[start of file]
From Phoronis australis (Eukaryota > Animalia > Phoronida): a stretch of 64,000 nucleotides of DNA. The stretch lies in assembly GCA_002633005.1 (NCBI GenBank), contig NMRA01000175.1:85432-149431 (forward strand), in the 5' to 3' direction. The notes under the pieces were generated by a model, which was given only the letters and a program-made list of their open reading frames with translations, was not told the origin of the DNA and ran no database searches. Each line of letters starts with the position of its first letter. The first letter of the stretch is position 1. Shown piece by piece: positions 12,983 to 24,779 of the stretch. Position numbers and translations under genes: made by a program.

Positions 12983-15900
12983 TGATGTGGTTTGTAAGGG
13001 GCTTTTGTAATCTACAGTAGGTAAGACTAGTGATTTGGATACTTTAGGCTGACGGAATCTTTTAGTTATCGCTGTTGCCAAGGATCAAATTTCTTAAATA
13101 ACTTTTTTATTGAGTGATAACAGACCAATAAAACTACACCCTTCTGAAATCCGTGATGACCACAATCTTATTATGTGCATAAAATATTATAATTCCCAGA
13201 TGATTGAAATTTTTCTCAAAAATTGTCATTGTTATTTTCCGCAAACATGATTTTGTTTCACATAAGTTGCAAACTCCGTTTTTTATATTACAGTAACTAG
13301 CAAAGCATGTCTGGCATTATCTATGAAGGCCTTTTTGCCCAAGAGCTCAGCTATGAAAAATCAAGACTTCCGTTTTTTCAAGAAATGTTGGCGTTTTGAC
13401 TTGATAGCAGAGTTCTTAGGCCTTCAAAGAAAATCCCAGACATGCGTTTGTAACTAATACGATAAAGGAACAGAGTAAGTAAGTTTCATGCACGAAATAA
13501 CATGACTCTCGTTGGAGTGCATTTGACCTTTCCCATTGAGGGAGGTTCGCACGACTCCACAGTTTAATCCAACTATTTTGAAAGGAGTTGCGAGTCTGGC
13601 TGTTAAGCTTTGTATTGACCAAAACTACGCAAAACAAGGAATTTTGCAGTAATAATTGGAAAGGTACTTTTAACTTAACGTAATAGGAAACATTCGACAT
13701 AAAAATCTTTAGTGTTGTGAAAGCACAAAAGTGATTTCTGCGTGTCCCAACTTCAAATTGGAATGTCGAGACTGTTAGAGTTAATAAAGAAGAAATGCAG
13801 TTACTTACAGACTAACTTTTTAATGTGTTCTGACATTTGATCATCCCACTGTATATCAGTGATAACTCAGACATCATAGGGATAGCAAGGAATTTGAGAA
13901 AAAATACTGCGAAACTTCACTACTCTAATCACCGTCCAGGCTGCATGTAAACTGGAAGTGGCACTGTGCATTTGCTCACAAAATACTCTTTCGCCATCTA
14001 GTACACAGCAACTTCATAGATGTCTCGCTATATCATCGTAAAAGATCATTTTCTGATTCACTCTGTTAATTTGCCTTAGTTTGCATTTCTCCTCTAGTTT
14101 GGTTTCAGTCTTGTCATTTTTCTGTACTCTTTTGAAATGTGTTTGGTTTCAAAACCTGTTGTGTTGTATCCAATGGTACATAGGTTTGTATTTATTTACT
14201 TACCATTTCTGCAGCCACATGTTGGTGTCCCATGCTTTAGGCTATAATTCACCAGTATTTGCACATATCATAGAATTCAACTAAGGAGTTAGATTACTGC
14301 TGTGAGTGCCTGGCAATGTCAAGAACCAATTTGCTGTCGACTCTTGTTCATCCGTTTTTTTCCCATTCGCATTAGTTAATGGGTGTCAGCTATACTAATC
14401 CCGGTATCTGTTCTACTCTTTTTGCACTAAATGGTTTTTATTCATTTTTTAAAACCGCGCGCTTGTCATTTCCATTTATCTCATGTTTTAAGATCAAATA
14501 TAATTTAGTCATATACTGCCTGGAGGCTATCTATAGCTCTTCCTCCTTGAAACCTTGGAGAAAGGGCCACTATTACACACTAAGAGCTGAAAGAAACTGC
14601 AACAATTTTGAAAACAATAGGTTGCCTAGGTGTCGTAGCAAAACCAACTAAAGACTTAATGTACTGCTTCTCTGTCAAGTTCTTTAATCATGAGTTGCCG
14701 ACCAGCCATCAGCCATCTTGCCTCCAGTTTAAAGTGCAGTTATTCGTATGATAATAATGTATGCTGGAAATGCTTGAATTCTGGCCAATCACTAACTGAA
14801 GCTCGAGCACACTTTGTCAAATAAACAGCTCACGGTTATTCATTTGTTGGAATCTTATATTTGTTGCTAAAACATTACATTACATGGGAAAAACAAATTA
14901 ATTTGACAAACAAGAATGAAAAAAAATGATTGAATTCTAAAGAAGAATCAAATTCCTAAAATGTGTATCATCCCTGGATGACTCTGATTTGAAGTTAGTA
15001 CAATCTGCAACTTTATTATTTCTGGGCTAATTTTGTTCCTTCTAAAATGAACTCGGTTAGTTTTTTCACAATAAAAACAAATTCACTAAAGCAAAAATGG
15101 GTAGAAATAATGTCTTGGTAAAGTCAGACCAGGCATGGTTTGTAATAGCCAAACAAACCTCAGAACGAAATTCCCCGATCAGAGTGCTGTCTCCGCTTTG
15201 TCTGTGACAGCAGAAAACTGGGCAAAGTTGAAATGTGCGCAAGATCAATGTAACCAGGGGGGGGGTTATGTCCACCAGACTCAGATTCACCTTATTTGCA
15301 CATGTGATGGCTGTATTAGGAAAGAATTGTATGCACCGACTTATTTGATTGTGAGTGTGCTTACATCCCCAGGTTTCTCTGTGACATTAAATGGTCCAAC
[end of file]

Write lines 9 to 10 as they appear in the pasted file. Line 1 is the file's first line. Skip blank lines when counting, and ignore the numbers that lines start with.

13501 CATGACTCTCGTTGGAGTGCATTTGACCTTTCCCATTGAGGGAGGTTCGCACGACTCCACAGTTTAATCCAACTATTTTGAAAGGAGTTGCGAGTCTGGC
13601 TGTTAAGCTTTGTATTGACCAAAACTACGCAAAACAAGGAATTTTGCAGTAATAATTGGAAAGGTACTTTTAACTTAACGTAATAGGAAACATTCGACAT